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On March 2, 1994, the Agency for Health Care Policy and Research (a division of the Public Health Service) made headlines by releasing new cancer pain management guidelines. That report revealed that pain is frequently undertreated, and that relief is not only possible for most patients, but actually aids in recovery. For many cancer victims, the agency's guidelines offered new hope; for Dr. Richard B. Patt and coauthor Susan S. Lang, it was a resounding vindication of the findings they set forth in You Don't Have to Suffer.
Written by one of the country's leading cancer pain experts and science writer Lang, You Don't Have to Suffer provides an invaluable, no-nonsense handbook for anyone with cancer, for anyone caring for a loved one with cancer, and for the doctors and nurses who treat these patients. The authors first illuminate the reasons why patients are so often undermedicated, including unfounded fears of addiction, patients thinking they need to tough it out, time-consuming paperwork for doctors who prescribe narcotics, and laws that fail to distinguish between drug abuse and the legitimate employment of narcotics. In a careful argument now taken up by the AHCPR's guidelines, Lang and Patt demonstrate that properly medicated patients are better able to resume active lives and marshall strength to fight their disease—while those in chronic pain not only suffer, but also may jeopardize their potential for recovery.
You Don't Have to Suffer explores all the pain-relieving options available in the modern medical arsenal—from drugs and high-tech medical procedures to psychological and cognitive techniques and home nursing tips to make a patient more comfortable. Detailed chapters discuss the medications that can fight cancer pain or relieve the undesirable side effects of chemotherapy, radiation, surgery, and other cancer treatments; anesthetic and neurosurgical options for pain that has not responded well to simpler techniques; ways to prevent or relieve constipation, nausea, drowsiness, and other complaints of cancer patients; and mind/body techniques and other ways of coping with depression and various psychological symptoms that contribute to the relief of suffering.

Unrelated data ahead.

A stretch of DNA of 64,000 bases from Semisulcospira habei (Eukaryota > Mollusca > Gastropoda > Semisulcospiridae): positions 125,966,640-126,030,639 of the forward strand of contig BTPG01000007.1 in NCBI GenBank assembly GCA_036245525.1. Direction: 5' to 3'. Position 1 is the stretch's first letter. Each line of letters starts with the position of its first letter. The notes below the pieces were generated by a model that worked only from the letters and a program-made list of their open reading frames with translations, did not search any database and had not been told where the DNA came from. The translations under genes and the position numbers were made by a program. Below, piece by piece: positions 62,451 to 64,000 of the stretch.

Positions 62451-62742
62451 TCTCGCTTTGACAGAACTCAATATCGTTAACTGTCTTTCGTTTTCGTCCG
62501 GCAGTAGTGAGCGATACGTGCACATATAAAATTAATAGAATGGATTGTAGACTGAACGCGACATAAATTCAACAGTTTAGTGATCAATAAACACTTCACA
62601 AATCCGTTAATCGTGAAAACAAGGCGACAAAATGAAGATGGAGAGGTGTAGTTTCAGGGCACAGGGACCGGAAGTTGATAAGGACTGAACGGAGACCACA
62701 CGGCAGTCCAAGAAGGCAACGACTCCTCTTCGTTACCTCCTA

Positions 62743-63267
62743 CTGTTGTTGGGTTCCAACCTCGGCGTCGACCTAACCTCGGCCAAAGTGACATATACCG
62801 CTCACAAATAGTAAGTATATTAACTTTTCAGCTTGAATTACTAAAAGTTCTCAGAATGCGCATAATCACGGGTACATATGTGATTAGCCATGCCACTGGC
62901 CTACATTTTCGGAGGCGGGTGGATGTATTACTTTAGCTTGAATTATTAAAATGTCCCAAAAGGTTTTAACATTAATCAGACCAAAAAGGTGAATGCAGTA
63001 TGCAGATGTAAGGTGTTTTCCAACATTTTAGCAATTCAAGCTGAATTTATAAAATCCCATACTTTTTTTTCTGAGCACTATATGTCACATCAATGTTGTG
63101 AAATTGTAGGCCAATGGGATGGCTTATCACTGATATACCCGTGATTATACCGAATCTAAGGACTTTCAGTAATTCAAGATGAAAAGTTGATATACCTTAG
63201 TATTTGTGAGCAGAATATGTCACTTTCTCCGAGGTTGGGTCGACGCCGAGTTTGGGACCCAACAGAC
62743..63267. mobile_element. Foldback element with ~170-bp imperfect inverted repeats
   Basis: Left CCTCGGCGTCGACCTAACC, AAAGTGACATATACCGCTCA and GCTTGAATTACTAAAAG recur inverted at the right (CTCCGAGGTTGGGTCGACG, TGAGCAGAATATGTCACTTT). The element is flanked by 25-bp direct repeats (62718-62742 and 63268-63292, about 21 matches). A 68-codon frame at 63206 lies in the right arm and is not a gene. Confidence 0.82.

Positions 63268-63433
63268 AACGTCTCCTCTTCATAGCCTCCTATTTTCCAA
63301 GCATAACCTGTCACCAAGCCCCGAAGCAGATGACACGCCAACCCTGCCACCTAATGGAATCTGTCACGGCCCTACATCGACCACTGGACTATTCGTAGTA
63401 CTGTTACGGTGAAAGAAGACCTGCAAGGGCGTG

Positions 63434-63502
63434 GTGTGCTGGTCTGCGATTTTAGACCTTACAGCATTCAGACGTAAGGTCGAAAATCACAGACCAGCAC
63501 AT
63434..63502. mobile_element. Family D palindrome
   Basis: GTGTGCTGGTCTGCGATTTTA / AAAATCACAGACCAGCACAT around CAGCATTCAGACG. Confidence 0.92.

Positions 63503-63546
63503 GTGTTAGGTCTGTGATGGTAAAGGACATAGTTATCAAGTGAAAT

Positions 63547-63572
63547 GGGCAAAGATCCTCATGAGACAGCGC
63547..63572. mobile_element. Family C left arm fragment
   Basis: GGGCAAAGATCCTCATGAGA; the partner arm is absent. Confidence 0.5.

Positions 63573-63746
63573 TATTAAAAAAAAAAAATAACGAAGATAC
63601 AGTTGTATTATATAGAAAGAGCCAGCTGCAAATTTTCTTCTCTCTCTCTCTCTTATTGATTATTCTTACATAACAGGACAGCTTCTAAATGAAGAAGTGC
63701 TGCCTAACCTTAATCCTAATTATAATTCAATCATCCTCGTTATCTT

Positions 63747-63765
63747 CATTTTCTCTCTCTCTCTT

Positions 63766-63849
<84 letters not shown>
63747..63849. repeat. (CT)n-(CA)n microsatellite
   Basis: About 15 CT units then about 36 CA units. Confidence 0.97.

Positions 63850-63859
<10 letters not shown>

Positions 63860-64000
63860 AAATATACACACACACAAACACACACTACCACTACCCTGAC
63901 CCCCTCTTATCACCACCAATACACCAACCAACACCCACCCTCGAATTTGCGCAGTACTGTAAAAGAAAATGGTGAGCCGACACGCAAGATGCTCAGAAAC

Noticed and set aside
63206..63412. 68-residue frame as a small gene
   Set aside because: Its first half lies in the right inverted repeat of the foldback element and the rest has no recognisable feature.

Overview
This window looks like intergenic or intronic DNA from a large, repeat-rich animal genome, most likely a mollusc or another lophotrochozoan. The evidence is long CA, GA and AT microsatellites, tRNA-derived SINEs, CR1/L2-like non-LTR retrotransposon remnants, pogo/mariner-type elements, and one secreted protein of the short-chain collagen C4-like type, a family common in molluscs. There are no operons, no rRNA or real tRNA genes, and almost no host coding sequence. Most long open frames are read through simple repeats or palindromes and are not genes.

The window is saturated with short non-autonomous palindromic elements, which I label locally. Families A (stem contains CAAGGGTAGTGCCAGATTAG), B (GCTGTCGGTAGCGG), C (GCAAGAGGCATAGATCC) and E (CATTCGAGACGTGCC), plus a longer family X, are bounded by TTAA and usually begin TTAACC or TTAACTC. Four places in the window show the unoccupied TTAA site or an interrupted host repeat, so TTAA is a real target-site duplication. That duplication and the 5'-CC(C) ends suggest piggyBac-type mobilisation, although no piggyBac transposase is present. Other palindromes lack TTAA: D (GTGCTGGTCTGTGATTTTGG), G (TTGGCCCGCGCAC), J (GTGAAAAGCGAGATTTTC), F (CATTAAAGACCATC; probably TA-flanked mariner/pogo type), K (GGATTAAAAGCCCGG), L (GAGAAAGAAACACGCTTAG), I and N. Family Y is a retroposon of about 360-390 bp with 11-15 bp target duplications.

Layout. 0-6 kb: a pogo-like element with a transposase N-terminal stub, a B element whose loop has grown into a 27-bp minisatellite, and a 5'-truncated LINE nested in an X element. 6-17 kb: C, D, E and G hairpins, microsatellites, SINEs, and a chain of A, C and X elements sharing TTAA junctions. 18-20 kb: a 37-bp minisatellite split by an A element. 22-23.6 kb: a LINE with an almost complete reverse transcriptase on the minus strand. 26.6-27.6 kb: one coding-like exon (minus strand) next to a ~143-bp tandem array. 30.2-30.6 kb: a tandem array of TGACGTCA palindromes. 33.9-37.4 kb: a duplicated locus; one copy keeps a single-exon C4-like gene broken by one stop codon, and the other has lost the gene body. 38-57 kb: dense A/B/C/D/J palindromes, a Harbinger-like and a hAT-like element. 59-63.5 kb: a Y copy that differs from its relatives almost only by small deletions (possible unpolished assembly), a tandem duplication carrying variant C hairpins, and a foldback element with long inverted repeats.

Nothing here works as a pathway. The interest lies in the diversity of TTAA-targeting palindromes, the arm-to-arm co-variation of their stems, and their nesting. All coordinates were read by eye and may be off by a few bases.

Pulling together a wealth of long-needed information on the latest medical advances, You Don't Have To Suffer is a volume for the growing numbers of patients, family members, and health-care professionals who are determined to relieve needless cancer pain.
Assessing pain/understanding mild pain relievers/dealing w/constipation, diarrhea, nausea, vomiting
|Pt. I||Cancer and Its Pain|
|1||Cancer Pain Undermines Cancer Treatment||5|
|2||Understanding Cancer and Pain||25|
|3||Assessing Pain and Planning Strategies||45|
|4||On Being an Active Health-Care Consumer||77|
|Pt. II||The Painkillers|
|5||Understanding Mild Pain Relievers||91|
|6||Understanding the Weak Opioids||107|
|7||Understanding the Strong Opioids||113|
|8||Understanding How Adjuvant Drugs Relieve Pain and Suffering||137|
|Pt. III||Other Approaches and Concerns|
|10||Dealing with Constipation, Diarrhea, Nausea, and Vomiting||179|
|11||Dealing with Other Side Effects and Discomforts||193|
|12||Mind-Body Approaches to Easing Pain||219|
|13||Special Cases: Children, the Elderly, and Patients with Special Needs||245|
|14||Dealing with Feelings||259|
|15||If Death Approaches||285|
|Appendix: Where To Find More Information||309|
|Appendix: More Information on Medications||321|
Posted July 14, 2011
This book is on display in a glass case library in the lobby of one of our hospitals hospice service departments.
As a hospice caregiver, the information in this book about opiates, their doses, explanations of professional terminology for how many times a day to dose, which cancers respond best to which opiates, and which don't, and so much more, helped me to feel more confident in the care I was providing for my dying client. I feel I was better able to communicate with my nurse when she came to the clients home to check on them and give me care instructions. I lost this book in moving, so I am getting another.